Up to 30,000 additional homes could be supplied in Jeddah by 2020, where the current supply stands at around 800,000 units.
The majority of this upcoming supply could be provided by Al Ra'idah Investment Company, owned by Saudi Arabia's Public Pension Agency.
Al Ra'idah is expected to deliver 6,160 apartments and 1,180 villas across Jeddah in different phases.
Additionally, prominent residential developments, such as Gardenia Residence, Al Farida, al Mayar, Masharif, Diyar Al Salaam, and Al Hilal Tower 2, are also likely to boost residential supply in Jeddah.
KPMG Al Fozan and Partners said the majority of this new supply is focused "towards the north and east sides of the city, as the central zones have become saturated".
Limited availability of land is a key determinant of where homes are developed in Jeddah. Similarly, seafront areas are expected to offer opportunities for high-end products in the future.
It is likely that the upcoming residential units will impact Jeddah's rental values, which declined by 10-15% in 2017.
The price movement was "contrary to the upward trend witnessed in the preceding years", according to KPMG Al Fozan and Partners.
According to a real estate market report produced by the audit firm, the rental drop was caused due to expat families, especially those with middle-level incomes, departing the city, which raised vacancy rates in the market.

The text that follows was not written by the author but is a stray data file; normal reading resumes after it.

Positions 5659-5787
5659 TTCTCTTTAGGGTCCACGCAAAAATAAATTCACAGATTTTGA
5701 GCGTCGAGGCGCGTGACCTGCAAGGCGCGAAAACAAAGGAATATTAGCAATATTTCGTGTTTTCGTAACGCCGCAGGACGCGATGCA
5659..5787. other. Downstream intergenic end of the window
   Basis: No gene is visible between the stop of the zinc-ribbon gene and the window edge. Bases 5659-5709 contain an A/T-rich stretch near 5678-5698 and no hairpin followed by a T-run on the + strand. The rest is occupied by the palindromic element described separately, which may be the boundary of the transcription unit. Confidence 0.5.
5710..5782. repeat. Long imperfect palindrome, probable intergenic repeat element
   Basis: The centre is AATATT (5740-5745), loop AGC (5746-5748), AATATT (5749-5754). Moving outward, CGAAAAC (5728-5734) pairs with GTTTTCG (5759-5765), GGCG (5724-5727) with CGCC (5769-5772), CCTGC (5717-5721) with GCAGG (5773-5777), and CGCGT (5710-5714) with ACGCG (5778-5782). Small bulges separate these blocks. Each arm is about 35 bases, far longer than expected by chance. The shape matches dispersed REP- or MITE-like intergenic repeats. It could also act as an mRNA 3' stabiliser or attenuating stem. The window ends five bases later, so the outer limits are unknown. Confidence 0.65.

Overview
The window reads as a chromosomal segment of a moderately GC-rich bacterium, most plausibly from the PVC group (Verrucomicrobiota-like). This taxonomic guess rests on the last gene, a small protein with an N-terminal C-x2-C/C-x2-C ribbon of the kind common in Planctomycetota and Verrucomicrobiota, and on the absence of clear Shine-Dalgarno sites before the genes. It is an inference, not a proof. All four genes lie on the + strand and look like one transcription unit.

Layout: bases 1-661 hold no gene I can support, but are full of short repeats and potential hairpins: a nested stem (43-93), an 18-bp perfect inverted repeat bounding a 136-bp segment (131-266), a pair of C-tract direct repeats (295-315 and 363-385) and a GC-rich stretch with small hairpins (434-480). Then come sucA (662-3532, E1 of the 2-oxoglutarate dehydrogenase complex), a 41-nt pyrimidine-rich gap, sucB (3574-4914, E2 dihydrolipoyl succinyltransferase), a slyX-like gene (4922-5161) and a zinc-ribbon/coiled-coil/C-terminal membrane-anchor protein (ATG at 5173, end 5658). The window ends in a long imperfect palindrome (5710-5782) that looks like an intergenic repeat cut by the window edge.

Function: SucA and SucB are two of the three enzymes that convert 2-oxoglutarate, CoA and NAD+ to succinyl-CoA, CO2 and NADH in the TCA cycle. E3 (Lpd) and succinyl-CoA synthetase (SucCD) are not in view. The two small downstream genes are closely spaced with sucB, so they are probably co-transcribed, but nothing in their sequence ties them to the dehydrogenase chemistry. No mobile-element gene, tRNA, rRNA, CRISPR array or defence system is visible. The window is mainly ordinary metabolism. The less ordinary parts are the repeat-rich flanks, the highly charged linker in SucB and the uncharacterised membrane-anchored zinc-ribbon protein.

KPMG Al Fozan and Partners' report added that sale prices and rental rates of residential villas also "continued to decline during 2017", with the trend first noticed after the implementation of the White Land Tax in the kingdom.
The tax, according to the audit firm, "led to cautious behaviour from investors and end-users, resulting in a considerable drop in activities in the segment".
Average sale prices of villas in Jeddah's western districts are around $1,870 (SAR7,000) per square metre, while average rentals range from $32,000 (SAR120,000) to $40,000 (SAR150,000) annually.
Rents in Jeddah's western districts vary based on, among other factors, "quality of construction and finishing, construction age, and proximity to major commercial areas".
Eng Rani Majzoub, head of real estate at KMPG Al Fozan and Partners, said the correction in sale prices and rents would "serve the interest of [Saudi] nationals by reducing the cost of housing, which is a primary objective of any government".
He added: "The attractive investment opportunities [are] for real estate developers who bring with them value-added products and services, and take into consideration the needs and abilities of their end users, since the old strategy of buying, keeping, and speculating land prices has no future potential."